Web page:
Saturday, December 19, 2015

"Beaumont Waltz" - Harry Choates

In the spring of 1951, Harry Choates was struggling to make payments and alcoholism was taking it's toll.  He was already getting banned from some places but still was recording and many of his former musicians bailed.   Familiar with the recording scene throughout Texas and after re-connecting with his good Virgil Bozman, together they set out to San Antonio to record again.

Hé, petite, tu m’as laissé pour t’en aller,

Hé, chérie mais, mais, quoi t’as fait avec ton pauv’ vieux nég,

Oh, meon, quoi t’as fait, ça a pas fait bien,
Oh mais, moi j'connais, mais, ca ta fais ton pauv’ vieux nég.

Hé, meon, oh, moi j'connais,
Hé qui t'en me quand t’as fais ton pauv’ vieux nég, 
Hé, chérie, oh, mais, moi j'connais,
Oh, mais, moi j'connais t’as pas fais bien, ton pauv’ vieux nég.

Hé, ha ha, hé, chérie, 
Hé petite, quoi t’as fais ton pauv' vieux chien.

Virgil Bozman, who had gave up on his O.T. label, left Lake Charles and headed to meet with Bob Tanner, who had started his T.N.T. and Hot Rod label earlier.  Together, they either decided to create their own label called Allied or partially lease the name from the much larger Allied Recording Company.  Either way, Bob and Virgil had Choates show up to the KCOR radio station in San Antonio and record four tunes, one of them being the "Beaumont Waltz" (#103).  The session would kick off Tanner's short lived Allied label.
Hey, little one, you left me to go away,
Hey, dear, well, what did you do to your old man,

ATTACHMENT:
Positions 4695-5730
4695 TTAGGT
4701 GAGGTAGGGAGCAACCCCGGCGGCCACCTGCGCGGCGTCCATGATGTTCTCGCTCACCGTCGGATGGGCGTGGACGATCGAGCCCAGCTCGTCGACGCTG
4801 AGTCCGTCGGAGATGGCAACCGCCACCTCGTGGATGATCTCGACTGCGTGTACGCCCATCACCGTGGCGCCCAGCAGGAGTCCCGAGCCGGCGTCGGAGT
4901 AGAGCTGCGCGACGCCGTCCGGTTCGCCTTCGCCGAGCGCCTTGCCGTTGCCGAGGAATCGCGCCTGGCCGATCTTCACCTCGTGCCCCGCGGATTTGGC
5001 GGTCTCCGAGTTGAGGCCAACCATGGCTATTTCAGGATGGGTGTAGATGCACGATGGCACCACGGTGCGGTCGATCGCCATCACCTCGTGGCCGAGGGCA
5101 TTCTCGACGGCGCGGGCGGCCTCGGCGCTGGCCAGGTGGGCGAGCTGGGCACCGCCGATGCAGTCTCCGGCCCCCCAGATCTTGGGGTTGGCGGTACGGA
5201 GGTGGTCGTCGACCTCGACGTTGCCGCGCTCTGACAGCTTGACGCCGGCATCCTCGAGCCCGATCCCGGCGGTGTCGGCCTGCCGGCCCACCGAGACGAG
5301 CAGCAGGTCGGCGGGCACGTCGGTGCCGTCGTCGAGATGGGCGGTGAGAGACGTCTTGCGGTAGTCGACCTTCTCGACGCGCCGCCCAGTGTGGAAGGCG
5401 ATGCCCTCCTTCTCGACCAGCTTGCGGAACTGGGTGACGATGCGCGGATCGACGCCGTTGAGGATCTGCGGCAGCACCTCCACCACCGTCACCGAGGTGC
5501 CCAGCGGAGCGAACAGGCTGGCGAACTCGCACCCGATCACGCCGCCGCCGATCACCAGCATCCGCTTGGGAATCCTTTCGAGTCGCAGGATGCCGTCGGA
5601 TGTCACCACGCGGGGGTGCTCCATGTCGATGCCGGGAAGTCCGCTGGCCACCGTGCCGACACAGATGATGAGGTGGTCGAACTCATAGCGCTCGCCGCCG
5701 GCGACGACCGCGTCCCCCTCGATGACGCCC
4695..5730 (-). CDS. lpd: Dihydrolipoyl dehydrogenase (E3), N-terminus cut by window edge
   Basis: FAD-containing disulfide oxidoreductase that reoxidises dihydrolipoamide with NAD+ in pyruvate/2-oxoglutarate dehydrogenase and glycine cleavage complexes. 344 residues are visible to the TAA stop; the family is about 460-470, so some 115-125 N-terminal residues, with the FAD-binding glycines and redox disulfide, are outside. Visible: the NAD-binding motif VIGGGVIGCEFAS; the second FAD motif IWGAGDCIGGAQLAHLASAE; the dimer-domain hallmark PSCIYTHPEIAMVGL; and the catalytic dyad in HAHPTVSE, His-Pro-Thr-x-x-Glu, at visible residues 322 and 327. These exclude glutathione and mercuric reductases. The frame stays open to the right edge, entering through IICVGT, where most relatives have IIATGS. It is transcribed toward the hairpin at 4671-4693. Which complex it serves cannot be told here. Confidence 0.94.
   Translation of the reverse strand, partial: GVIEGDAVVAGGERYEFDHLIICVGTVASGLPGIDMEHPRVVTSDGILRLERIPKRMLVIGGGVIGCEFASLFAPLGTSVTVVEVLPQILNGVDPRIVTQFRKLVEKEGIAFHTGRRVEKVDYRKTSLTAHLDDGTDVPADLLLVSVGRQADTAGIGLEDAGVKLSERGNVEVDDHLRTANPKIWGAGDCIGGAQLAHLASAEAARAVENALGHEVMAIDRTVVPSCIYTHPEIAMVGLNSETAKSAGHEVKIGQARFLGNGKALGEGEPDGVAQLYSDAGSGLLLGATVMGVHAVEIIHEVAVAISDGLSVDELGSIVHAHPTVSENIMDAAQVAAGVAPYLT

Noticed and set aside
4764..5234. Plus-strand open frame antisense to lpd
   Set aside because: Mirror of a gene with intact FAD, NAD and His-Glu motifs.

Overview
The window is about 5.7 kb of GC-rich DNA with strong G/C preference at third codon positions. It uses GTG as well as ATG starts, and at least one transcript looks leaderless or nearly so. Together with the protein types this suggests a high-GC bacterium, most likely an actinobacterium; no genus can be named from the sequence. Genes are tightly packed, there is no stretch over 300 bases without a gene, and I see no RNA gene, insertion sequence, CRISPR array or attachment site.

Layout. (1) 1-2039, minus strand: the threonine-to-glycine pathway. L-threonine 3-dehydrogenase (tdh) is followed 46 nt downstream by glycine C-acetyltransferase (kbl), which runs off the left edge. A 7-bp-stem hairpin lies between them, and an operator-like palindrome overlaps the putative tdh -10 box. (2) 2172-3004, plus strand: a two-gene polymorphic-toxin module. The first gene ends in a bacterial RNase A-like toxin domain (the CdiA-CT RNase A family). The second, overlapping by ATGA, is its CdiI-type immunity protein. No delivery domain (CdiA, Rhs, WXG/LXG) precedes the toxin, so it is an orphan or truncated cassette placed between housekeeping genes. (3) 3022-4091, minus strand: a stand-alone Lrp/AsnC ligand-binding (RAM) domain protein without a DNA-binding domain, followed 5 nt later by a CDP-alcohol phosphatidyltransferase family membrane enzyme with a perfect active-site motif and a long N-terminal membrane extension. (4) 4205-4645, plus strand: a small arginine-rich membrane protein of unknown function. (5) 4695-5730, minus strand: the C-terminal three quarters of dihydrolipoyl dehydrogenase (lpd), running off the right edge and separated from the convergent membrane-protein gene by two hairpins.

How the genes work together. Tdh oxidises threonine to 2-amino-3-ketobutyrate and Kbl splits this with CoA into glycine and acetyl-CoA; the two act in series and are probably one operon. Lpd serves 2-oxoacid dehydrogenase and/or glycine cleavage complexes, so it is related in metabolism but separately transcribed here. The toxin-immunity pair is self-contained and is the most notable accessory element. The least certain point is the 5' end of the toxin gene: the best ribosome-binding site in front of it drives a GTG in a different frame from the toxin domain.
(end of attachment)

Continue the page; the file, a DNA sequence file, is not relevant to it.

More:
Oh, cutie, what you did wasn't good,
Oh, well I know, well, what you did to your poor old man.

Hey cutie, oh, I know,
Hey, who were you with when you did that to your poor old man,
Hey, dear, oh well, I know,
Oh, well, I know, you didn't treat well your poor old man.

Hey, haha, hey, dear,
Hey, little one, whatever did you do to your poor old man.


Lucky Ford
This time, Harry was working with a slew of new musicians including guitarist Lucky Ford, the vocalist for the Texas based band Jimmy Revard & His Oklahoma Playboys.  Lucky would go on to play with Jimmie Rivers & Vance Terry.  Anther would be steel guitarist Lloyd Hazelbaker who also played with Revard.   Junior Keelan stayed with him as his bass player.  According to Link Davis' wife, Doris Meadows:
Choates was the kind of guy, he worked and make money ,then wouldn't work anymore 'till he spent his money.
Bob's radio station recording studio and pressing plant couldn't match the sound quality Choates was used to having at Bill Holford's ACA studio when he was recording for Macy Henry the previous year.  However, this session is believed to be his last.   Under strange circumstances, he was jailed for late payments and died in a jail cell, believed to be either due to physical trauma and/or his alcoholism.





  1. South to Louisiana: The Music of the Cajun Bayous By John Broven
  2. Dance Halls and Last Calls: A History of Texas Country Music By Geronimo Trevino III
  3. All over the map: true heroes of Texas music by Michael Corcoran
  4. http://www.rockabilly.nl/artists/linkdavis.htm
  5. Lyrics by Stephane F

Find:
Harry Choates: Five-Time Loser 1940-1951 (Krazy Kat, 1990)
Harry Choates: Cajun Fiddle King (Aim, 1999)
Top 45 Classics: The Very Best Of Harry Choates (GRR Music, 2014)

2 comments:

  1. Great piece again Wade . I was not aware that Bob Tanner had anything at all to do with the 'Hot Rod' label . Is this definite.?...Cheers.

    ReplyDelete
    Replies
    1. Very little documentation survives talking about the Hot Rod years. It's known he had this label for a short period of time around 1950-51. You can tell by looking at the label, it's font style, and San Antonio address listed. Lyle Ferb is the person who would know the most about it. See this article for reference.: http://earlycajunmusic.blogspot.com/2014/12/jennings-two-step-ernest-thibodeaux.html

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